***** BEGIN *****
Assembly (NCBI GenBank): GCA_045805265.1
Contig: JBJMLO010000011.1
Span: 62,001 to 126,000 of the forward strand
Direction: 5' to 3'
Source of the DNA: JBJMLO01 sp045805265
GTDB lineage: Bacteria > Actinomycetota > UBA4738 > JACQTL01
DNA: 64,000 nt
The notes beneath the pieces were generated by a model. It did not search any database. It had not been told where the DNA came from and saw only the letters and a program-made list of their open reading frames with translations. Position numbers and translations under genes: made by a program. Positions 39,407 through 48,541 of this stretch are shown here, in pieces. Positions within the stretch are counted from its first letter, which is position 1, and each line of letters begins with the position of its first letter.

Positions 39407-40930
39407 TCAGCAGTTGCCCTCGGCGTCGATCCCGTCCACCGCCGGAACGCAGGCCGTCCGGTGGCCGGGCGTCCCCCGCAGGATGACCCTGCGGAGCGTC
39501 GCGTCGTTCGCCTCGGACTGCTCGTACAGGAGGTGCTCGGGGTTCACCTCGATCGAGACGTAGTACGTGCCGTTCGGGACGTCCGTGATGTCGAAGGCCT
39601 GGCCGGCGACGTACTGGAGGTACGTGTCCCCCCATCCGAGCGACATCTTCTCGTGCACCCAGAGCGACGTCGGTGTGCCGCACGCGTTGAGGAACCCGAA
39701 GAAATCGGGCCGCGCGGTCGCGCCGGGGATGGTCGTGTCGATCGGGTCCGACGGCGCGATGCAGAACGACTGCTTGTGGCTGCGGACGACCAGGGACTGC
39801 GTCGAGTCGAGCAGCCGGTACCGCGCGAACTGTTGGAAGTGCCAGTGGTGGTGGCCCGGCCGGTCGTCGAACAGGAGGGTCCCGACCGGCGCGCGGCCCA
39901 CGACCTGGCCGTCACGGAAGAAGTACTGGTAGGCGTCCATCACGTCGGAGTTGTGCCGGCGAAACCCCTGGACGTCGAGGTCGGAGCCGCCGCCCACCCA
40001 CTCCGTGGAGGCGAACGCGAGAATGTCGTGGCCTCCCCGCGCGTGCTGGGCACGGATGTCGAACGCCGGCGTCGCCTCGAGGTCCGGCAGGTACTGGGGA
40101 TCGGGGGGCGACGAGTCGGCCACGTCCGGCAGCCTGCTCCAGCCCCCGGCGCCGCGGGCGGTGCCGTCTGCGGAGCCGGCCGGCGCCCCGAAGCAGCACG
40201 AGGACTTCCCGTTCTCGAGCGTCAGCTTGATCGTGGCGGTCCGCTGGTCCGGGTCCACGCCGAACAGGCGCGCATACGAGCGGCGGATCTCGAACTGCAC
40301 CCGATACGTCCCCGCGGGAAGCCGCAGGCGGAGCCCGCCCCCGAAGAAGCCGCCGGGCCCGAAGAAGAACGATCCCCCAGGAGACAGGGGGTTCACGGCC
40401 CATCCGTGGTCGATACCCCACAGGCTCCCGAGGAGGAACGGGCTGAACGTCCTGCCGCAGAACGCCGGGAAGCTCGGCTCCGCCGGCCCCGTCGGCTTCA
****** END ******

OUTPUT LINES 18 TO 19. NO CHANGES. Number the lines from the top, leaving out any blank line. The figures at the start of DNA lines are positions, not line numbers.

40201 AGGACTTCCCGTTCTCGAGCGTCAGCTTGATCGTGGCGGTCCGCTGGTCCGGGTCCACGCCGAACAGGCGCGCATACGAGCGGCGGATCTCGAACTGCAC
40301 CCGATACGTCCCCGCGGGAAGCCGCAGGCGGAGCCCGCCCCCGAAGAAGCCGCCGGGCCCGAAGAAGAACGATCCCCCAGGAGACAGGGGGTTCACGGCC